And then there’s the retro elements. I think people turn to retro looks to get some femininity back.
Great point. Plus, there’s far more trade in used goods here. All that Art Deco furniture is still around. People here swap, it’s so filled with “op shops” – consumer goods have a much longer life in New Zealand. People make stuff, I really admire how hands-on people are, here.
What are some of the furnishings you remember from your childhood? It’s strange how some of these stick in the mind – I remember, as a child, wanting to cry when a large, comforting chest of drawers was moved one day. I also had an adversarial relationship with some 1970s glass tables.
One of my favorite early memories is of the faux-fur animal rugs or mats my parents had made up for my pre-school class. During nap and story-time, we gathered around in a circle on very faux tigers, zebras and bears. Their company at the time was called “Foam City,” and I remember a lot of 1970s foam furniture covered in crushed and groovy patterned velvets.
At home, we had a set of 4 bergère chairs around a large ottoman in the living room, which created a setting uniquely suited to conversation. They were re-upholstered many times, and I’ve ended up recreating that conversation pattern in all my homes since (with different styles of chairs).
I’ve furnished a house myself, a combination of used things and new. It’s a real frustration here, and you’re trying to give us an outlet for high quality home items at good prices. Things like wood furniture, woven rugs, stuff that really lasts. How are you able to do this?
I’m sourcing directly, traveling to the countries and developing relationships with the makers. This is the key to good prices, and also to making sure that means of production are excellent in terms of quality, environmental and social dimensions.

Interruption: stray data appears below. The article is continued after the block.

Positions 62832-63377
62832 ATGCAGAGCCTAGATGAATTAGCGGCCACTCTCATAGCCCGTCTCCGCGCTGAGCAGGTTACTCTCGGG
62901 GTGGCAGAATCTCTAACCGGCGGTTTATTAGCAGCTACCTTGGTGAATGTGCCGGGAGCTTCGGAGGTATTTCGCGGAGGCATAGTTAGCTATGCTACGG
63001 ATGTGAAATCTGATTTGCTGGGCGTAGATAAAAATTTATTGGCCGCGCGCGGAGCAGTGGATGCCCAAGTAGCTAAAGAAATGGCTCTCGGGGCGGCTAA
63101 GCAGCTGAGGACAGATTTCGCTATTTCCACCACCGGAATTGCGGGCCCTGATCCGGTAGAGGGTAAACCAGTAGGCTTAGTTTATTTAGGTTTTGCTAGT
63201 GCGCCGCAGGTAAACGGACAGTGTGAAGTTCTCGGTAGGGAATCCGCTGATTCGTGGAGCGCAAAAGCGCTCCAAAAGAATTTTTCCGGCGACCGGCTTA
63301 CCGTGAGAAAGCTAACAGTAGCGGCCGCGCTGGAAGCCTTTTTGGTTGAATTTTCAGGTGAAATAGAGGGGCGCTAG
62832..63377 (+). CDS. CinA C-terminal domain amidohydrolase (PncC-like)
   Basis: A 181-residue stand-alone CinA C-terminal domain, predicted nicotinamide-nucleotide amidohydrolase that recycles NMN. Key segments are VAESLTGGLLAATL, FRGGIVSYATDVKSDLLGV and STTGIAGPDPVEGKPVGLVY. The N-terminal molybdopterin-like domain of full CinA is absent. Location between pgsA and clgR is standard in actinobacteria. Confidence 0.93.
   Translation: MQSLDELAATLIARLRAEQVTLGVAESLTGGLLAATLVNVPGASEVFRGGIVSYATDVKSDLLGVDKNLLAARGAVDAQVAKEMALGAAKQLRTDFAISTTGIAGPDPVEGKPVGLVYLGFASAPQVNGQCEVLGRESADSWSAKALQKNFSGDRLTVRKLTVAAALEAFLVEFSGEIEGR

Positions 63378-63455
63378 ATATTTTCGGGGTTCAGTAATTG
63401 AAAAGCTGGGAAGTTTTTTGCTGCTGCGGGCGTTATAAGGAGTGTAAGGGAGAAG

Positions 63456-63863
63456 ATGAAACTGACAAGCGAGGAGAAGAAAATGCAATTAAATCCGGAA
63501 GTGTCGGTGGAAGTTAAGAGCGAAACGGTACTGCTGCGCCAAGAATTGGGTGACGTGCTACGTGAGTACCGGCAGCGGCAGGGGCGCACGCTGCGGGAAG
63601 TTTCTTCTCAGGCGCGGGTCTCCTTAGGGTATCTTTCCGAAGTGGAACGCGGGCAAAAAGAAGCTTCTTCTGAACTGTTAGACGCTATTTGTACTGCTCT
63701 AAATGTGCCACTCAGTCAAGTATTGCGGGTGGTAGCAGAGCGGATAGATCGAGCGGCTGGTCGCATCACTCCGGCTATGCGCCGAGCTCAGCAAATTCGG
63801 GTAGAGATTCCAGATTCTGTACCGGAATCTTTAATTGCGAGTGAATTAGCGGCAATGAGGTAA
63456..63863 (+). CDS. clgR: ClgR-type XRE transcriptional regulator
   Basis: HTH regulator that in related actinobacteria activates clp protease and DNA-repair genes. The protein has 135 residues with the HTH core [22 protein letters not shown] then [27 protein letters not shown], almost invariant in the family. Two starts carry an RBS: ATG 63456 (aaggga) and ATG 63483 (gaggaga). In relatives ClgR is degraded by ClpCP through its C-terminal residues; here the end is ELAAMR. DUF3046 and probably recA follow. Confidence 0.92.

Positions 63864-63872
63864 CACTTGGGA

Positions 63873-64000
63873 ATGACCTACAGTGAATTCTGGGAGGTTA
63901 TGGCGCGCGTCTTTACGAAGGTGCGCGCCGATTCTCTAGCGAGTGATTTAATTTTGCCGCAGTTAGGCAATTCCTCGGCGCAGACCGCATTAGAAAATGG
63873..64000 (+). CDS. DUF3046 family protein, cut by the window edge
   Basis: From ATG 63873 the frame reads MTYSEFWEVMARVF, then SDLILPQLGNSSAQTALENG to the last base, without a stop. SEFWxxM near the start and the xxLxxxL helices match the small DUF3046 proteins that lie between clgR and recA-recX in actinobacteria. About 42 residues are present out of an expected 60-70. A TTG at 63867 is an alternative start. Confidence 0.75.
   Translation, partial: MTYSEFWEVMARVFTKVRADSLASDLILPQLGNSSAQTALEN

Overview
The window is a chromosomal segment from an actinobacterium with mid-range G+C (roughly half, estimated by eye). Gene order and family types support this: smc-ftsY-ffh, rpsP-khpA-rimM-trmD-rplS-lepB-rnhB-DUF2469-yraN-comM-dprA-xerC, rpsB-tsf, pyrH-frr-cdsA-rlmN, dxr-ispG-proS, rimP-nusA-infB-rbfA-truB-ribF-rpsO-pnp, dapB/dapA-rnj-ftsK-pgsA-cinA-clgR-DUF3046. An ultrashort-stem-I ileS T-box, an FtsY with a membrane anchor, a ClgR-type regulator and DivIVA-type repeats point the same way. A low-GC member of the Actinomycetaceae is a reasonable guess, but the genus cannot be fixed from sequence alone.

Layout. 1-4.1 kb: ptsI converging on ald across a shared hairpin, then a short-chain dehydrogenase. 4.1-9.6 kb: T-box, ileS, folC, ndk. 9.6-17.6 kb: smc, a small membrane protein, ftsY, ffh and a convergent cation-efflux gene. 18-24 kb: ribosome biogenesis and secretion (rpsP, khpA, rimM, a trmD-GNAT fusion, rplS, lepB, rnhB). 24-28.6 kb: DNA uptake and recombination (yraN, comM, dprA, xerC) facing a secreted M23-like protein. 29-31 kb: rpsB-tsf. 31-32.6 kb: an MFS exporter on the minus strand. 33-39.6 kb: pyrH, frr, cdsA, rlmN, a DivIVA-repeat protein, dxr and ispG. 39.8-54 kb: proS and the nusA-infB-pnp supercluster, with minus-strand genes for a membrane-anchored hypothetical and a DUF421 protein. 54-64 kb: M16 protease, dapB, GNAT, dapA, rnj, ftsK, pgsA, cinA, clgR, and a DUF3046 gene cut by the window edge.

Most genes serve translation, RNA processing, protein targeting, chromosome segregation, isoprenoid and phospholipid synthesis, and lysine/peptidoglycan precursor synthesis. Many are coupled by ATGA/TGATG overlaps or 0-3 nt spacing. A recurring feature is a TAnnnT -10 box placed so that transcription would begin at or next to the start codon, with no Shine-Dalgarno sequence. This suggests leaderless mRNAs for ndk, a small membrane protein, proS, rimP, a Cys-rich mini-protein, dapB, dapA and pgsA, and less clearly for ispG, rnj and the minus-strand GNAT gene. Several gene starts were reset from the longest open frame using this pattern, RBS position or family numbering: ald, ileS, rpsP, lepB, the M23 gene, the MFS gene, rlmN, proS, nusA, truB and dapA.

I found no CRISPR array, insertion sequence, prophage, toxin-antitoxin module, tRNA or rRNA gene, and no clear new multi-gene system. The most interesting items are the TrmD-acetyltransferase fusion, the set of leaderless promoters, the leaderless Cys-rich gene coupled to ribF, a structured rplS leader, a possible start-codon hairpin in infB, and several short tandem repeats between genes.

Can we talk about the ethics of your home furnishings? This is a hot topic for a lot of people.
That is a big part of my passion, too. I grew up in the home furnishings industry – when I was visiting furniture factories, I’d often feel faint, like my throat would be closing up, from the fumes. But consciousness about how toxic many processes were wasn’t there yet for the manufacturers or the customers. Now that we know a lot more, I want everyone involved to have a positive experience. Products should be made in a safe working environment, and enjoyed by customers in a healthy home. And the best way to create that change is to commission it. It’s powerful stuff.
Beyond non-harming, the items we choose to outfit our bodies and homes reflect our spirits and identity. Like people, objects have inner beauty (or not) inherited from the materials, conditions and energy of their creation. Real begins with the intention to make something well and honor nature’s gifts.
The name Behome comes from the universal human longing to be home wherever we find ourselves, and in ever growing awareness of the circles we call home, from our bodies, to our physical abode, to our communities, environment and world. The Greek word for home, oikos, refers both to our planetary home and the personal places we call home, where we belong and live our daily lives. Oikos is the root of ecology, ecosystems and ecological processes that renew life on earth. It’s also the root of economy, which refers to the management of the household. How did these two concepts become so separate? I’d like Behome to play a small part in weaving them back together, with products that make our homes more beautiful, joyful and alive now and and also contribute to a more beautiful world for our great-grandchildren’s great-grandchildren.
With your appreciation of New Zealand design, will you be trading in that, as well as the imports? Is it more affordable or more expensive?
I’m already working with New Zealand designers and suppliers on collaborative projects and am excited to develop more. Behome celebrates natural luxury, and NZ wool and wood are revered worldwide for their quality. Sadly, so much of the manufacturing that traditionally transformed these wonderful raw materials into their highest expressions has gone.